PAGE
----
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NOAA’s El Niño update (myth-busting the news headlines)

Summary: One of the mysteries of the public climate change debate (now encompassing extreme weather) is the reliance of journalists and interested people on fringe sources when NOAA and the other climate agencies produce clear and timely articles. Such as NOAA’s about this El Niño, including this new one that tells us about this important weather event — and debunks much of what you’ve been told.

El Nino Godzilla

NOAA’s February 2016 El Niño update (plus Q&A)

By Emily Becker, climate scientist at NOAA, 11 February 2016

Despite getting a little boost from some strong winds across the tropical Pacific Ocean in January, the warmer-than-average ocean temperatures that drive El Niño have likely peaked. Now that we’re looking out from the other side of the mountain, let’s answer some questions.

Is this the strongest El Niño on record?

This is definitely one of the strongest three going back to 1950.  It’s hard to say definitively what single El Niño is the strongest, because there are many different ways to measure strength.

The Oceanic Niño Index, the three-month-average sea surface temperature departure from the long-term normal in one region of the Pacific Ocean, is the primary number we use to measure the ocean part of El Niño, and that value for November – January is 2.3°C, tied with the same period in 1997-98. There are other areas of the ocean that we watch, though, including the eastern Pacific (warmer in 1997/98) and the western Pacific (warmer in 2015/16).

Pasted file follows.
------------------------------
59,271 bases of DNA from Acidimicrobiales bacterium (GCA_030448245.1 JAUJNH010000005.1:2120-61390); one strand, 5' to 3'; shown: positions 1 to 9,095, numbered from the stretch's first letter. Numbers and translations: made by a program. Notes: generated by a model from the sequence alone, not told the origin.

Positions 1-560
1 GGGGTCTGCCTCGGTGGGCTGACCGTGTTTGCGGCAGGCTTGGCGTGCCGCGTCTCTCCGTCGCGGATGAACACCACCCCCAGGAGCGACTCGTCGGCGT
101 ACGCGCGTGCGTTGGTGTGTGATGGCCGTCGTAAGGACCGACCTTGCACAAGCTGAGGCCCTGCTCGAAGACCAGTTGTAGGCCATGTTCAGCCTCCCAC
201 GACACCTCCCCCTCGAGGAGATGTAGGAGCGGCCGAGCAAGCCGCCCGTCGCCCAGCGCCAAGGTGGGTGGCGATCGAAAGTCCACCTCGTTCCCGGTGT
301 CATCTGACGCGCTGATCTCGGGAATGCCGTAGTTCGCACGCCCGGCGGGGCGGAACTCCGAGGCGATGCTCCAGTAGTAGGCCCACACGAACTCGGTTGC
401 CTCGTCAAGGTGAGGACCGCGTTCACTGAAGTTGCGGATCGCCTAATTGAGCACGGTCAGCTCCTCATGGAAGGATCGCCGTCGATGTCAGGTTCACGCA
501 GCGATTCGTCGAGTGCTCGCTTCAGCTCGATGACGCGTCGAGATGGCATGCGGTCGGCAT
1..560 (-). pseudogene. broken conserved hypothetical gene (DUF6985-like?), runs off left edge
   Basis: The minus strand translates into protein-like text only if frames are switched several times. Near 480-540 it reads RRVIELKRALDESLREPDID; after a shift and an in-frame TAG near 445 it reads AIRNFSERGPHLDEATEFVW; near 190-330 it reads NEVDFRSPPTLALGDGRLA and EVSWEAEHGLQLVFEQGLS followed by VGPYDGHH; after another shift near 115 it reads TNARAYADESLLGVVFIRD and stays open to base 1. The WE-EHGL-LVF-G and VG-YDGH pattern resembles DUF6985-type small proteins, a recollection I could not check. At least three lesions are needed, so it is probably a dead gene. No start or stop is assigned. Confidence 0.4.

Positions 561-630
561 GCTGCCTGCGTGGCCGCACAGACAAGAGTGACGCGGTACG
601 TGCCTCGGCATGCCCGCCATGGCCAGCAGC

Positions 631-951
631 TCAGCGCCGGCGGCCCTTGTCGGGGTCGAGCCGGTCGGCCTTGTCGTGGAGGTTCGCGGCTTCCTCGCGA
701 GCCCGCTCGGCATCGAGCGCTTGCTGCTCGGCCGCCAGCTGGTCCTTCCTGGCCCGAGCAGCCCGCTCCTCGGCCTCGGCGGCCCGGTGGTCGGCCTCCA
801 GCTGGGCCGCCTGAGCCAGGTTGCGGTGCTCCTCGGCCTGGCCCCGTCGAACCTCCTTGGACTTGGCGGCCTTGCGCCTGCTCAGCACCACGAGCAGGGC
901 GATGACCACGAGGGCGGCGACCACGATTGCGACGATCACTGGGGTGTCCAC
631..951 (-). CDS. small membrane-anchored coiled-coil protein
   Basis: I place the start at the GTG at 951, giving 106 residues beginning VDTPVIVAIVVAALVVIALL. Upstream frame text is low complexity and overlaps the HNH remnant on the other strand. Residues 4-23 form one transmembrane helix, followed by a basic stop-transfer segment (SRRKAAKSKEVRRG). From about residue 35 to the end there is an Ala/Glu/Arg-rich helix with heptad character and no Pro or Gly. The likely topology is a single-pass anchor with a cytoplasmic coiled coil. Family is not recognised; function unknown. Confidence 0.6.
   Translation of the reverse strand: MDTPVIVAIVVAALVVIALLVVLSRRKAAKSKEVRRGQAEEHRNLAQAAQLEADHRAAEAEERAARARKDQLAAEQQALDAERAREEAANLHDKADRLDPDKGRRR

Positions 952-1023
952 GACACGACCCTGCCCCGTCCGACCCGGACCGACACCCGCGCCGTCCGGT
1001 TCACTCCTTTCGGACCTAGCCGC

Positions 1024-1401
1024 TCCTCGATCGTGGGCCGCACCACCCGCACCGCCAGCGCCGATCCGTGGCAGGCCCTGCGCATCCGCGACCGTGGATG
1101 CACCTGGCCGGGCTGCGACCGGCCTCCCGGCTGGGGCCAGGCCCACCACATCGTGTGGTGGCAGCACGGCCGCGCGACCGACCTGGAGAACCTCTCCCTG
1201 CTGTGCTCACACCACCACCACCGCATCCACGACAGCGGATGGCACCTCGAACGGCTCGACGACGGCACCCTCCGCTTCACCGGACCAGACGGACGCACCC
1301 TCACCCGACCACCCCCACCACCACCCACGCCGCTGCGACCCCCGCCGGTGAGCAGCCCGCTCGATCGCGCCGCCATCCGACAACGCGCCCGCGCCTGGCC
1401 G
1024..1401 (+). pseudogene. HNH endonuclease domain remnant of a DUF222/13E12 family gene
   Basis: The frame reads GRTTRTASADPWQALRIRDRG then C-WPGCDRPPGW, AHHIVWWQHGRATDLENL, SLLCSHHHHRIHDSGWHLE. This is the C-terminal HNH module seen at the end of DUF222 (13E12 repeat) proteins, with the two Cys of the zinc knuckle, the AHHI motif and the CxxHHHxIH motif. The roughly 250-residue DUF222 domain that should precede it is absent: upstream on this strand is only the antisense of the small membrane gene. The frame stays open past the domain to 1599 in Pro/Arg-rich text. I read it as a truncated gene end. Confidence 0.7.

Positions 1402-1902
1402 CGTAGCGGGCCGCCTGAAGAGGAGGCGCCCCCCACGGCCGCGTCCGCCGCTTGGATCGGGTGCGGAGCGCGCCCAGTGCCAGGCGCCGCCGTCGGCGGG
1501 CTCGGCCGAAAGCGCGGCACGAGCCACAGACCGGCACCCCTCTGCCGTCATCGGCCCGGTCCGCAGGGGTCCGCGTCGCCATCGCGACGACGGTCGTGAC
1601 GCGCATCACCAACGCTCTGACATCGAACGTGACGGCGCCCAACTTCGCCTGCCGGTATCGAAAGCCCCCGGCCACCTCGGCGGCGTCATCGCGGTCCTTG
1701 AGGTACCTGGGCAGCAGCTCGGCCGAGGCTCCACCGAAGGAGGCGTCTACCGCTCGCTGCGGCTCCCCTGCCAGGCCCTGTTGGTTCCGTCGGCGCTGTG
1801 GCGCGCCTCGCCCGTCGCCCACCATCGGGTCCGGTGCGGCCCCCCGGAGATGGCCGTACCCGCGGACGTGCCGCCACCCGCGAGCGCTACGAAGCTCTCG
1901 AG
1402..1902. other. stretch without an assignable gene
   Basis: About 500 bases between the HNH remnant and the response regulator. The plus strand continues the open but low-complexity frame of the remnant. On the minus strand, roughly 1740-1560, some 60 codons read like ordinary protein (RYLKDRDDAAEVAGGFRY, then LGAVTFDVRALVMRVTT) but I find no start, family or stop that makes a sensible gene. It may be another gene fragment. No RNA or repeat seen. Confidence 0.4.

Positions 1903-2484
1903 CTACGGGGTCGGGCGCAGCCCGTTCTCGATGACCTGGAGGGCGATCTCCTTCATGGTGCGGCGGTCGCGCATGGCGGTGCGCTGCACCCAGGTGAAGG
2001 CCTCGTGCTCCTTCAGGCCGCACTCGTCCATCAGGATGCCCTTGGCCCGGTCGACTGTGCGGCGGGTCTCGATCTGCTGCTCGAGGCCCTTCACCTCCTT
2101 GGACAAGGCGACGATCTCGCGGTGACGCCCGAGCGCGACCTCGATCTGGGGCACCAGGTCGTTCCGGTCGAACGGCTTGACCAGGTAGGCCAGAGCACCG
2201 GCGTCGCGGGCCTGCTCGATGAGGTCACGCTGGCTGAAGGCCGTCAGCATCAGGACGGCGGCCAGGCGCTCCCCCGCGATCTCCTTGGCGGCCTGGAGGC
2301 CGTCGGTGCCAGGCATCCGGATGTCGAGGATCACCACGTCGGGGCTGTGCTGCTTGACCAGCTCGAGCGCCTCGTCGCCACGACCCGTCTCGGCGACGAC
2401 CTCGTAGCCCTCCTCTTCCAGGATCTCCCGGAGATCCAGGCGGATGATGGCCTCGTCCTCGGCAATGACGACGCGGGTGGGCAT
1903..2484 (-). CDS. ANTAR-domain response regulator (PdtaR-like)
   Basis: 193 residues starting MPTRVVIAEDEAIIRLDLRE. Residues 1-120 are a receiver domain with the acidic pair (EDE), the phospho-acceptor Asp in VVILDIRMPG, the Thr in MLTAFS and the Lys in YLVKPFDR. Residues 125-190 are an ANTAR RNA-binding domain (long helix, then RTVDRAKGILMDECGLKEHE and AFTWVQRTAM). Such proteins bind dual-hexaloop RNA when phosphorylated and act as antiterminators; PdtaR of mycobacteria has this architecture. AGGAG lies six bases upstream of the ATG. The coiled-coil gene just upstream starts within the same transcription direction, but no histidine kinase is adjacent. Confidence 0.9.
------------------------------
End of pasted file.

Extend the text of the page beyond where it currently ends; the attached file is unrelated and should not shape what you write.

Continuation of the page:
Also, don’t forget the “SO” part of the El Niño/Southern Oscillation (ENSO), which is the all-important atmospheric response. All that extra heat in the tropical Pacific Ocean warms up the atmosphere above it, leading to more rising air, which changes the circulation all around the globe. By one measure (the EQSOI), the El Niño-related changes in the atmospheric circulation in 1997/98 and 2015/16 are tied; by another (the SOI), 1997/98 was stronger.

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How much damage has this El Niño done?

Summary: Now that the El Niño appears to have peaked, journalists tell us how horrific the damage is so far (most of the effects on America lie ahead). Let’s see what they say — and what NOAA says. Spoiler: don’t believe the clickbait.

The El Niño Monster
“The El Niño Monster” By Steve McAlister, Gerry Images.

NOAA, conservative and accurate as usual, says in their Jan 14 El Niño Diagnostic Discussion that “El Niño has already produced significant global impacts and is expected to affect temperature and precipitation patterns across the United States during the upcoming months.”